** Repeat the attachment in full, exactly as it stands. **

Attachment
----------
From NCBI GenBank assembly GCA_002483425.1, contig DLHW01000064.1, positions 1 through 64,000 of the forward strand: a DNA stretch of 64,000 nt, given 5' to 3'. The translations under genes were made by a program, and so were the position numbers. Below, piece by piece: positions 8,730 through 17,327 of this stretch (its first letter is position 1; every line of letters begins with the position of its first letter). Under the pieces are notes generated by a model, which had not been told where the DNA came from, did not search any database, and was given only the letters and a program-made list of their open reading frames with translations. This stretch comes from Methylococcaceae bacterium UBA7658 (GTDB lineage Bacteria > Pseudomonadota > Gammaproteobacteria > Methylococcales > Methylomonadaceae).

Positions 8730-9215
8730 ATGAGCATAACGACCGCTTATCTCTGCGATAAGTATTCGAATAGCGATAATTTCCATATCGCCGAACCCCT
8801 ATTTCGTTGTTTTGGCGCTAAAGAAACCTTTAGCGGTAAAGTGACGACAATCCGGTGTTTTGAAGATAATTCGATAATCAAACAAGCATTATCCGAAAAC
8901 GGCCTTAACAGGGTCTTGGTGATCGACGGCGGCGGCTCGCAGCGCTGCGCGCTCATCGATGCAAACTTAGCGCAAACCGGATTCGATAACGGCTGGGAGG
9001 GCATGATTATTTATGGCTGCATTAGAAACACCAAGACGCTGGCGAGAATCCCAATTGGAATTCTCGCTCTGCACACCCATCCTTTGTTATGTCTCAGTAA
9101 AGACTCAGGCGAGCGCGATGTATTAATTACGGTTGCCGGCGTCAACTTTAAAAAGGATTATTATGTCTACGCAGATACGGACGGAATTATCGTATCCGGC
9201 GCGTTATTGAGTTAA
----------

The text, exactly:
From NCBI GenBank assembly GCA_002483425.1, contig DLHW01000064.1, positions 1 through 64,000 of the forward strand: a DNA stretch of 64,000 nt, given 5' to 3'. The translations under genes were made by a program, and so were the position numbers. Below, piece by piece: positions 8,730 through 17,327 of this stretch (its first letter is position 1; every line of letters begins with the position of its first letter). Under the pieces are notes generated by a model, which had not been told where the DNA came from, did not search any database, and was given only the letters and a program-made list of their open reading frames with translations. This stretch comes from Methylococcaceae bacterium UBA7658 (GTDB lineage Bacteria > Pseudomonadota > Gammaproteobacteria > Methylococcales > Methylomonadaceae).

Positions 8730-9215
8730 ATGAGCATAACGACCGCTTATCTCTGCGATAAGTATTCGAATAGCGATAATTTCCATATCGCCGAACCCCT
8801 ATTTCGTTGTTTTGGCGCTAAAGAAACCTTTAGCGGTAAAGTGACGACAATCCGGTGTTTTGAAGATAATTCGATAATCAAACAAGCATTATCCGAAAAC
8901 GGCCTTAACAGGGTCTTGGTGATCGACGGCGGCGGCTCGCAGCGCTGCGCGCTCATCGATGCAAACTTAGCGCAAACCGGATTCGATAACGGCTGGGAGG
9001 GCATGATTATTTATGGCTGCATTAGAAACACCAAGACGCTGGCGAGAATCCCAATTGGAATTCTCGCTCTGCACACCCATCCTTTGTTATGTCTCAGTAA
9101 AGACTCAGGCGAGCGCGATGTATTAATTACGGTTGCCGGCGTCAACTTTAAAAAGGATTATTATGTCTACGCAGATACGGACGGAATTATCGTATCCGGC
9201 GCGTTATTGAGTTAA